Definitions

fiat justitia, ruat caelum

Fiat justitia ruat caelum

Fiat justitia ruat caelum is a Latin legal phrase, translating to "Let justice be done, though the heavens fall." The maxim signifies the belief that justice must be realized regardless of consequences. According to the 19th century abolitionist politician Charles Sumner, it does not come from any classical source.

Classical forms

The ancient metaphor of falling heavens

The falling sky clause occurs in the passage of Terence, suggesting that it was a common saying in his time, “Quid si redeo ad illos qui aiunt, ‘Quid si nunc cœlum ruat?’” — “What if I have recourse to those who say, ‘What now if the sky were to fall?’”

This concern recalls a passage in Arrian’s Campaigns of Alexander, Book I, 4, where ambassadors of the Celtae from the Adriatic sea, tall men of haughty demeanor, upon being asked by Alexander what in the world they feared most, answered that their worst fear was that the sky might fall on their heads. Alexander, who hoped to hear himself named, was disappointed by an answer that implied that nothing within human power could hurt them, short of a total destruction of nature.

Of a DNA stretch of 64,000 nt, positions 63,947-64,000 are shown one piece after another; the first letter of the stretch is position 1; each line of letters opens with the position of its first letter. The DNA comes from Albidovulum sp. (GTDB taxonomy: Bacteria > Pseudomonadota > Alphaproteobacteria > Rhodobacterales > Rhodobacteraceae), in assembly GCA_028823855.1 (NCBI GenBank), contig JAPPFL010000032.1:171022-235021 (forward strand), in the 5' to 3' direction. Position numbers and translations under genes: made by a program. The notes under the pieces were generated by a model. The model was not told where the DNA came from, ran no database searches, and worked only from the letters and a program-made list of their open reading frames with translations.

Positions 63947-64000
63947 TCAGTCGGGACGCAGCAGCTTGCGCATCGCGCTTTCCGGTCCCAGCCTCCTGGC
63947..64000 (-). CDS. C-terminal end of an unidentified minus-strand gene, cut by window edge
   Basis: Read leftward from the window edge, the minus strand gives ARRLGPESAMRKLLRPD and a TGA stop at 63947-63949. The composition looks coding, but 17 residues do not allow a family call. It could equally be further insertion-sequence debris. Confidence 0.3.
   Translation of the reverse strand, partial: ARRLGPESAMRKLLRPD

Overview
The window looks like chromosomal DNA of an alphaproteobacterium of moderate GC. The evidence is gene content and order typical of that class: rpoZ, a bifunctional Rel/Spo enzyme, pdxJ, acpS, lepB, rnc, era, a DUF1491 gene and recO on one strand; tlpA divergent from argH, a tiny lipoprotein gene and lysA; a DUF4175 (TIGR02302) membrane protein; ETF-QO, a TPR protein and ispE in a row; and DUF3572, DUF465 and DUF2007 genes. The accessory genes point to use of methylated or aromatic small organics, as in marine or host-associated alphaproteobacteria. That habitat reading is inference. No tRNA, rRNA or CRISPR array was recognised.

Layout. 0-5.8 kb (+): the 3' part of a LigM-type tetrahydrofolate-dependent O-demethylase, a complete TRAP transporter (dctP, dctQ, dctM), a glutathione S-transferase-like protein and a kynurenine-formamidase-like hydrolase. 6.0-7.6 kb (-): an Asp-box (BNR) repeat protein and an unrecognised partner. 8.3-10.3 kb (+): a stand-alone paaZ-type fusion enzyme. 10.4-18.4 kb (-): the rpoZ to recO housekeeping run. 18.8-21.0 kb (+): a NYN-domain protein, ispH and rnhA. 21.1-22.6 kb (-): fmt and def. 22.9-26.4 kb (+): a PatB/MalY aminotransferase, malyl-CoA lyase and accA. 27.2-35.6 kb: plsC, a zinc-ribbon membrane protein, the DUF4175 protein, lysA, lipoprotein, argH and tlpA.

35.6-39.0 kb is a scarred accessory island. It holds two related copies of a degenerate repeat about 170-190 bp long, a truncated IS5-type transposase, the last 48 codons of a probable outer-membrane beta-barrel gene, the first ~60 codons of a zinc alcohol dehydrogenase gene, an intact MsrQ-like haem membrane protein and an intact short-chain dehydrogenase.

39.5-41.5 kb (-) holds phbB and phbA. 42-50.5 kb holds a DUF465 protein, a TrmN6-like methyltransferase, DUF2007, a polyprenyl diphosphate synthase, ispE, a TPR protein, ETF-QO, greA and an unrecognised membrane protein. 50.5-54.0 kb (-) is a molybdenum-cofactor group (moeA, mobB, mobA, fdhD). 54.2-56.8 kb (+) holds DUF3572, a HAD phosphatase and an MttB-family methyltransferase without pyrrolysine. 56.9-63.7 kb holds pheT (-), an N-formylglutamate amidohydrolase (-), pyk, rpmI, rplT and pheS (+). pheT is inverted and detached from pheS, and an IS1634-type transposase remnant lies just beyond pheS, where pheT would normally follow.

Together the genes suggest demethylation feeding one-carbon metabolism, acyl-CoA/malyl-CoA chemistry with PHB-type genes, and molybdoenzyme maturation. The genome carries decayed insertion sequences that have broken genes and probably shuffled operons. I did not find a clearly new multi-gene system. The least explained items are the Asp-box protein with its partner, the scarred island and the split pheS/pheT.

In a similar vein, Theognis of Megara urges “May the great broad sky of bronze fall on my head / (That fear of earth-born men) if I am not / A friend to those who love me, and a pain / And irritation to my enemies.” Whereas Aristotle asserts in his Physics, B. IV, that it was the early notion of ignorant nations that the sky was supported on the shoulders of Atlas, and that when he let go of it, it would fall.